The present crisis began after the June 10 general elections were won in Flanders by parties who are no longer willing to subsidize Wallonia in return for larger Flemish autonomy and pro-market economic reforms. The immediate cause of the crisis is a 2003 ruling of the Belgian Constitutional Court that the present Brussels-Halle-Vilvoorde (BHV) electoral constituency be divided into a bilingual constituency Brussels and a Flemish constituency Halle-Vilvoorde. The Court ruled that the BHV-constituency is unconstitutional because it allows Walloon politicians to stand for elections in Flanders, while Flemish politicians are not allowed to stand in Wallonia. The Walloon politicians, however, refuse to approve the division of the BHV-constituency if the Flemings do not pay a price for it.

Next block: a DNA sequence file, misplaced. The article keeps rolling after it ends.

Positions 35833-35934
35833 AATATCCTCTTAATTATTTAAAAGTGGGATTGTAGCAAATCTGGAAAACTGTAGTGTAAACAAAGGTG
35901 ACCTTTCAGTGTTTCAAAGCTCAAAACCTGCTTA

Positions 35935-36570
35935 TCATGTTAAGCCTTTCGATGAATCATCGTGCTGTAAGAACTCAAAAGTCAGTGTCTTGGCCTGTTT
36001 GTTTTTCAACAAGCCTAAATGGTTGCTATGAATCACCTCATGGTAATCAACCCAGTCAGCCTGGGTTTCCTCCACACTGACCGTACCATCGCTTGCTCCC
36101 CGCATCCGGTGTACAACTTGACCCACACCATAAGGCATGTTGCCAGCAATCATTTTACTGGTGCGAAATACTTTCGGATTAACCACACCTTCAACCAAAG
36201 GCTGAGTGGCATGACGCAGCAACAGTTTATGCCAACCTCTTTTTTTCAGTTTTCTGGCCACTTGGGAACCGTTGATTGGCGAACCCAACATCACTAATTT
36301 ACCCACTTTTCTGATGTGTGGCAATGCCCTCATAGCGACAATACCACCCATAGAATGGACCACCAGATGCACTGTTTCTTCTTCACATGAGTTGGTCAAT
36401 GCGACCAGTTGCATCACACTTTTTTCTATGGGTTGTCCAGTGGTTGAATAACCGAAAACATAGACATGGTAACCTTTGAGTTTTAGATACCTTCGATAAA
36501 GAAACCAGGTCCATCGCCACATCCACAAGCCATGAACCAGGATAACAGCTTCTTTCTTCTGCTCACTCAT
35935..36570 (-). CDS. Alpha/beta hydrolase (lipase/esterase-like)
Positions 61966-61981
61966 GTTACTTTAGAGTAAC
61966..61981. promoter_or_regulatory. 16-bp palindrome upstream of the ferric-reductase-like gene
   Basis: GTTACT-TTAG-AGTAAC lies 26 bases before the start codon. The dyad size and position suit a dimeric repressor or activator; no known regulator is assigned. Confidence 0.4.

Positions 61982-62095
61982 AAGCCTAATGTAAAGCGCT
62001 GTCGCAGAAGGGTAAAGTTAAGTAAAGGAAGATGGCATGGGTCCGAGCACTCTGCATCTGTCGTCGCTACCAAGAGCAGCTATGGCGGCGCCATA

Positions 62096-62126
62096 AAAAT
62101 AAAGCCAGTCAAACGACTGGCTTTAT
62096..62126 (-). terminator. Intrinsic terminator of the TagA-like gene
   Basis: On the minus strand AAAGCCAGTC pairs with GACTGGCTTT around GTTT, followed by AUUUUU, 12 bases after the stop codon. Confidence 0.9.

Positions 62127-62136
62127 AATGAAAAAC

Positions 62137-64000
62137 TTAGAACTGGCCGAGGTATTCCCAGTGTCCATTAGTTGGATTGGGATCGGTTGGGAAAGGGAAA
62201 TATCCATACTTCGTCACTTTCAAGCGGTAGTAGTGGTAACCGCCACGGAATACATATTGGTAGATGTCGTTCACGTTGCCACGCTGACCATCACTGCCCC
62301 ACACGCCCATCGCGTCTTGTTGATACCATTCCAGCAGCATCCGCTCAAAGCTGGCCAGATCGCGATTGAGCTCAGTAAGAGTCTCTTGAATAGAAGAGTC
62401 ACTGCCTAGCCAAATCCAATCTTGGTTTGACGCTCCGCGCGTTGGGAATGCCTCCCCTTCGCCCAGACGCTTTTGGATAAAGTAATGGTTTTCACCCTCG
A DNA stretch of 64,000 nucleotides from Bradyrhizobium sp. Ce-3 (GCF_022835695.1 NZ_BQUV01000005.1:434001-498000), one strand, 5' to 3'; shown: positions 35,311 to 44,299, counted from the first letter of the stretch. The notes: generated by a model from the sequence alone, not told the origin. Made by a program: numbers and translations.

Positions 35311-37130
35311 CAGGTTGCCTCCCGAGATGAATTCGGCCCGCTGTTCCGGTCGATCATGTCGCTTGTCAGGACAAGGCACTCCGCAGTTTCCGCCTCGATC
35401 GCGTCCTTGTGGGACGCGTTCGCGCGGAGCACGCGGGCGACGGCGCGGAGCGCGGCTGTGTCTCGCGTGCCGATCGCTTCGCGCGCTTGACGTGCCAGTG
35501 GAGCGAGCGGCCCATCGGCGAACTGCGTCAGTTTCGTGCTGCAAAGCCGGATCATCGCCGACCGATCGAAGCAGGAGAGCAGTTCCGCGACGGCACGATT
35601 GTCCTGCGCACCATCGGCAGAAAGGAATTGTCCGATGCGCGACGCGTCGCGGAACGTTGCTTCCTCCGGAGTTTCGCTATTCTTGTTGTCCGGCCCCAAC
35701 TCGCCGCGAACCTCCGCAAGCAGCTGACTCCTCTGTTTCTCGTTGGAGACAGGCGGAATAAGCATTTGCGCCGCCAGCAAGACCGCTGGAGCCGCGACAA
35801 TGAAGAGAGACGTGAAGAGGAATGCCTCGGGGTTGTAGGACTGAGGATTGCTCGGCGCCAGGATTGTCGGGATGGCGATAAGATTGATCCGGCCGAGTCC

The resolve of the Flemings is causing the Belgian establishment to panic. Yesterday two members of the Crown Council, Wilfried Martens, a former Belgian Prime Minister (1979-1992) and the current president of the European People’s Party, and Willy Claes, the former Secretary-General of NATO (1994-1995) who had to resign his NATO position because of his involvement in a Belgian corruption scandal, appeared on Flemish public television to warn the Flemish against opting for independence. “If we still want to play a significant role in Europe, we [Flemings and Walloons] have to accept common responsibilities,” Mr Martens said. “Solidarity [read: the duty of the Flemings to subsidize Wallonia] is an essential value of the European Union. It is simply unthinkable that we should renounce that.” Another Crown Council member, Herman De Croo, recently said that “Flemish nationalists are mentally handicapped.” He later offered his apologies for this statement to… the mentally handicapped.